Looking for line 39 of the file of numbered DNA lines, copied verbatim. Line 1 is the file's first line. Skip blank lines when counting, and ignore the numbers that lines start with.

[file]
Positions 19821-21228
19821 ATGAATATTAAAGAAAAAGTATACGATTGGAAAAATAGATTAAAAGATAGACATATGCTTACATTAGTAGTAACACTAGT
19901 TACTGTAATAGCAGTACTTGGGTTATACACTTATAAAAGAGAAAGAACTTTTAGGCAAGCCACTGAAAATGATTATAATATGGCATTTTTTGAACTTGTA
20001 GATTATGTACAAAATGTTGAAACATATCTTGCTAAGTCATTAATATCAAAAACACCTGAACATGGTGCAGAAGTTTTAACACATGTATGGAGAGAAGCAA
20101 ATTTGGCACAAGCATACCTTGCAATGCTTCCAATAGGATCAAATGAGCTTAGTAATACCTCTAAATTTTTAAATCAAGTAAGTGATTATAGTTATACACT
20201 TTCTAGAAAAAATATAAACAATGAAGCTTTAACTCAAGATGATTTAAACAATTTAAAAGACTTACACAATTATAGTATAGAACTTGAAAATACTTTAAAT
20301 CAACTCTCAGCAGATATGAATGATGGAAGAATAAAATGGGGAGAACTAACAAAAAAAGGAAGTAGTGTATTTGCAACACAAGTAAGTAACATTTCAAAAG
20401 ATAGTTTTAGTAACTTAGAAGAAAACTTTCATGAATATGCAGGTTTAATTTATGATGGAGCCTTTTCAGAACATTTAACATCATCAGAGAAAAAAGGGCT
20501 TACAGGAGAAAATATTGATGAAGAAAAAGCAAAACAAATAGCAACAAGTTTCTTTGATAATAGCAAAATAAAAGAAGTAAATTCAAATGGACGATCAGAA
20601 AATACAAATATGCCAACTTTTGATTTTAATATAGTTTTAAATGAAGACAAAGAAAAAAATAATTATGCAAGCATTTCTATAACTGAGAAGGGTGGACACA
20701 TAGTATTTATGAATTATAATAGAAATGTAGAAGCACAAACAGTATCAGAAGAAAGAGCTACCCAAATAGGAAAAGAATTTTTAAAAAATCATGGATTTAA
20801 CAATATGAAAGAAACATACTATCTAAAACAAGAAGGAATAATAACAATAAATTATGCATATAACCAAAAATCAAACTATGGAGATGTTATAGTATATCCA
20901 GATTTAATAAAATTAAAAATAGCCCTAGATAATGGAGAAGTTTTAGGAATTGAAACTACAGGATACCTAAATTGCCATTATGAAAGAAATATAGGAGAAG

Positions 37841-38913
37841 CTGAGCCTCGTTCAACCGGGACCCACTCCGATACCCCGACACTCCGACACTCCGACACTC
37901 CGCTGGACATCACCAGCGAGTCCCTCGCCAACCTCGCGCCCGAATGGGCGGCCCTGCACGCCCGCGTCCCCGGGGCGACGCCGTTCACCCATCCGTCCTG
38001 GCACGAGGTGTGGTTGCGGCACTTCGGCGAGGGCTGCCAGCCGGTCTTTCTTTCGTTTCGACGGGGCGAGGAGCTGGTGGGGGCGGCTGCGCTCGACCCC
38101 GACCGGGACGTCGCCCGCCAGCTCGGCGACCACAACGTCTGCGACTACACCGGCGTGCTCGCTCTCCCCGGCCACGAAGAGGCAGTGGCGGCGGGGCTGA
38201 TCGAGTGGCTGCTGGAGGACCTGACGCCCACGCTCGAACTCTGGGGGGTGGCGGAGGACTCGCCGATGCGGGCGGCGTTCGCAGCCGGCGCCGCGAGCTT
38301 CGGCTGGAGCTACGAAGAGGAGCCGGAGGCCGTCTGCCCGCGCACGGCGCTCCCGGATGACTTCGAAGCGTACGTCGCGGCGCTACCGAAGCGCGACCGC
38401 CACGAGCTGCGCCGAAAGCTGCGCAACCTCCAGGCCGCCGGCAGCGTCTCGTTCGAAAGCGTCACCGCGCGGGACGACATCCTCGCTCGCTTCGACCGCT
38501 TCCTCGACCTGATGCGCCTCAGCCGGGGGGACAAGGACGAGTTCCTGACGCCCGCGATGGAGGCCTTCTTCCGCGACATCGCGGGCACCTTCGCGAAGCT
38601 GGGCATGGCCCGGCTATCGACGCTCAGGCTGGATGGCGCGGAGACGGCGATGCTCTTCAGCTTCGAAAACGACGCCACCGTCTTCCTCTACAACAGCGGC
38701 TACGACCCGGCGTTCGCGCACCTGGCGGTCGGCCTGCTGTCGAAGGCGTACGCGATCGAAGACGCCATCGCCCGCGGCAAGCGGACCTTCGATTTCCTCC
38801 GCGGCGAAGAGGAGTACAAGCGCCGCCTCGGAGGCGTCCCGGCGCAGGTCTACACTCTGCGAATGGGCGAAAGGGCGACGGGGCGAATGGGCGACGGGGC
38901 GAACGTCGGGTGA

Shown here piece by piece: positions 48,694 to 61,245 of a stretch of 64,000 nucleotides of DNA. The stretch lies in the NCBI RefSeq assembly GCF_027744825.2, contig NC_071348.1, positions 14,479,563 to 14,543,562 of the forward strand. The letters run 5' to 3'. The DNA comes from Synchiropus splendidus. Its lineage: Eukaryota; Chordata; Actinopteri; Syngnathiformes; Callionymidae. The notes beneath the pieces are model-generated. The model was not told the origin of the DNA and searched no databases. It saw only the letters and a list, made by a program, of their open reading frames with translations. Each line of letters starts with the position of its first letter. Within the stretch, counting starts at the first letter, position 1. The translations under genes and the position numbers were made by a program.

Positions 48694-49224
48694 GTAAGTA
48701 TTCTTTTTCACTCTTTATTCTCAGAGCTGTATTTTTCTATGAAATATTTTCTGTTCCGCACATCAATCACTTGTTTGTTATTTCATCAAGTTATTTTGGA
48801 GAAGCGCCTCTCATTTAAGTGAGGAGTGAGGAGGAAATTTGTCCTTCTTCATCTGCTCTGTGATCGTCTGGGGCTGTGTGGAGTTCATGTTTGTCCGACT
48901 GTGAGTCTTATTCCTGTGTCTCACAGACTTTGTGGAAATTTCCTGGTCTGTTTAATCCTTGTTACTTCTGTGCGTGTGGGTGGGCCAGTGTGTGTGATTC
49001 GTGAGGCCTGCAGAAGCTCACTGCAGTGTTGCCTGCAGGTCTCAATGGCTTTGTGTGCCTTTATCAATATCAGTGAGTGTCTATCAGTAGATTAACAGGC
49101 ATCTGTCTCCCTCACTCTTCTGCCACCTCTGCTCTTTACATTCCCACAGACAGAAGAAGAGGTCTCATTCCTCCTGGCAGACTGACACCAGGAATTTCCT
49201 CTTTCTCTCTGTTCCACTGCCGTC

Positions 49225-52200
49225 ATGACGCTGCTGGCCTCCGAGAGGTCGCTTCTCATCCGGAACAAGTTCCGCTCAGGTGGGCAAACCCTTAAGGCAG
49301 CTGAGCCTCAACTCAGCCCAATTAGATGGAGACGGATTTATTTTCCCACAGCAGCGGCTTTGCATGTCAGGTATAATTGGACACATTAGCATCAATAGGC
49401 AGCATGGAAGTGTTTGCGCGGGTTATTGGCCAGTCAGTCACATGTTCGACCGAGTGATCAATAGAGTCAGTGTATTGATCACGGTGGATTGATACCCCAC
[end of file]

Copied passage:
49401 AGCATGGAAGTGTTTGCGCGGGTTATTGGCCAGTCAGTCACATGTTCGACCGAGTGATCAATAGAGTCAGTGTATTGATCACGGTGGATTGATACCCCAC